"If someone feels it's their job to even the score, then that's on them.  It all comes full-circle. We're all racing each other in a lot of races, and everyone knows you reap what you sow."
    Well, what about all that between Hamlin and Brad Keselowski?
   "I gave ample opportunity for Brad to apologize," Hamlin says. "I actually got wrecked three or four times in a row before I decided to go out and retaliate myself, and saying I was going to do it. 
    "That was a little bit different.
    "It's hard for me to say it without being a hypocrite, because obviously I did retaliate against Brad. Butt I gave Brad a lot of chances to make that up.
    "I just don't agree with paying back somebody for an isolated incident. It's not the best character thing to do."
    One aspect worth considering: the Reutimann-Busch tit-for-tat came at a high-speed big track, and Busch pointed out he could easily have been flipped on his roof, like Keselowski was at Atlanta.
   Retaliation on big, fast tracks, rather than short tracks?  What's that all about?
   "Because there's more space, and less chance another car is going to get involved, I think that's why guys are probably doing it," Hamlin says.
   "Short tracks -- you try to do it on restarts, or something, and you collect six guys...and the next thing you know you've got six guys ticked off at you."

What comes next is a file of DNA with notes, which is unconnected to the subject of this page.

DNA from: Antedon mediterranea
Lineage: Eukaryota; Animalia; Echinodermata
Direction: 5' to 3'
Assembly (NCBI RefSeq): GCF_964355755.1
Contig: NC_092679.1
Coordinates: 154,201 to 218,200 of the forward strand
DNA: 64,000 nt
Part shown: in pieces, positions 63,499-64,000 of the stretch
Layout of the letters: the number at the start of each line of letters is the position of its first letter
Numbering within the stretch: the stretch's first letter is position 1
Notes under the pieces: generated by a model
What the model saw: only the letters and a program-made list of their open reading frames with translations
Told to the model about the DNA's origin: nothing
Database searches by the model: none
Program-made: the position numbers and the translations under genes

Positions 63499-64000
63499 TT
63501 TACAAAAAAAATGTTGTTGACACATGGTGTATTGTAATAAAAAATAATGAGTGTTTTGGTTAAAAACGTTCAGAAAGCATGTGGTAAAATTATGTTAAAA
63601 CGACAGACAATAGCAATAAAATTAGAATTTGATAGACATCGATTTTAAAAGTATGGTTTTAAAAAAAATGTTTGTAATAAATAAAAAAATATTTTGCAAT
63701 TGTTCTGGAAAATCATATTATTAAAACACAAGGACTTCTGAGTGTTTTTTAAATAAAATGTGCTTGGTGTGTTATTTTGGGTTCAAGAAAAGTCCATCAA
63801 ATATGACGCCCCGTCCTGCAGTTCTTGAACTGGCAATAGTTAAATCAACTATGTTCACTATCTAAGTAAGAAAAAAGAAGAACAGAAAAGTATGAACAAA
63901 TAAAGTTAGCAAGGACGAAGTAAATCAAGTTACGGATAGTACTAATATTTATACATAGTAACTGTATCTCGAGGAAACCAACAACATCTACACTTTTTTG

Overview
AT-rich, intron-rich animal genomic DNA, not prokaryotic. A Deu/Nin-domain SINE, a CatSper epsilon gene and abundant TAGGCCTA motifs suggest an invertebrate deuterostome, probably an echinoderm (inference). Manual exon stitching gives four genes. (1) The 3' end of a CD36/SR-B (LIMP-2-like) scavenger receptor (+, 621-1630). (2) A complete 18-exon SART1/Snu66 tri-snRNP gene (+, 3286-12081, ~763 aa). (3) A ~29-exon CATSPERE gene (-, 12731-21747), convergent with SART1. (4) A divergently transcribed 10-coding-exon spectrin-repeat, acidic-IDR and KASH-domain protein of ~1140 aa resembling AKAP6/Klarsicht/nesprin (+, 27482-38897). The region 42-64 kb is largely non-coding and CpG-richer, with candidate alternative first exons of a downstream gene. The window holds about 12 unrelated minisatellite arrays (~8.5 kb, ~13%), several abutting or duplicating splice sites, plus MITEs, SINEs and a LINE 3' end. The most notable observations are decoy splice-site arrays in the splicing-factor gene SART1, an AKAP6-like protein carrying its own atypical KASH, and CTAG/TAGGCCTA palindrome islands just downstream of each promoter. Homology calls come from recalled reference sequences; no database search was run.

Playing it all smart, that's what Hamlin has tried to do this whole season. He came into the year as one of the big favorites for the title, but got off to a slow start, then caught fire, then got cold, and now he's trying to keep everything in perspective.
     "You just have to be patient enough to wait those things out, and hope you capitalize the most on your bad day...and hopefully our bad day was last week at Kansas," Hamlin says.
    In this championship run "Your head is your own worst enemy.....especially for me," Hamlin frets. "I feel like that is my own worst enemy at times. 
    "Your head really gets into it at times. But you have to just stay focused. 
     "The more pressure you put on yourself – when you go out here and you're not having fun by points racing – that's when you really go downhill. 
    "You have to enjoy the aspect of the racing itself."


   Daytona's new asphalt will get its first major workout during a three-day January test, the 20th through the 22nd.
   But that doesn't appear to give Goodyear much wiggle room in designing a tire for the new surface.
   Daytona execs have pointed to January 1st as when the new asphalt will be ready for tire testing; and that testing will have to include not only Goodyear but also the tire makers for the 24 Hours, which is set for Jan. 29th.
   NASCAR dropped testing at its tour tracks two years ago, ostensibly as a cost-cutting measure. However team owners say that ban has served only to increase the cost of other types of testing, which one owner says is now three times as expensive, with computers and all, as the old at-track testing program.
   NASCAR officials have been considering opening up testing a little bit next season, perhaps with teams getting 10 'vouchers' good for one-day tests at tour tracks a day ahead of when that track opens for its weekend Cup racing.
   The Daytona tests, of the first repaving there since 1978, will include Friday night and Saturday night driver Fan Fests.
   The season-opening Daytona 500 is Feb. 20th.


   Eyes wide open (Photo: Getty Images for NASCAR)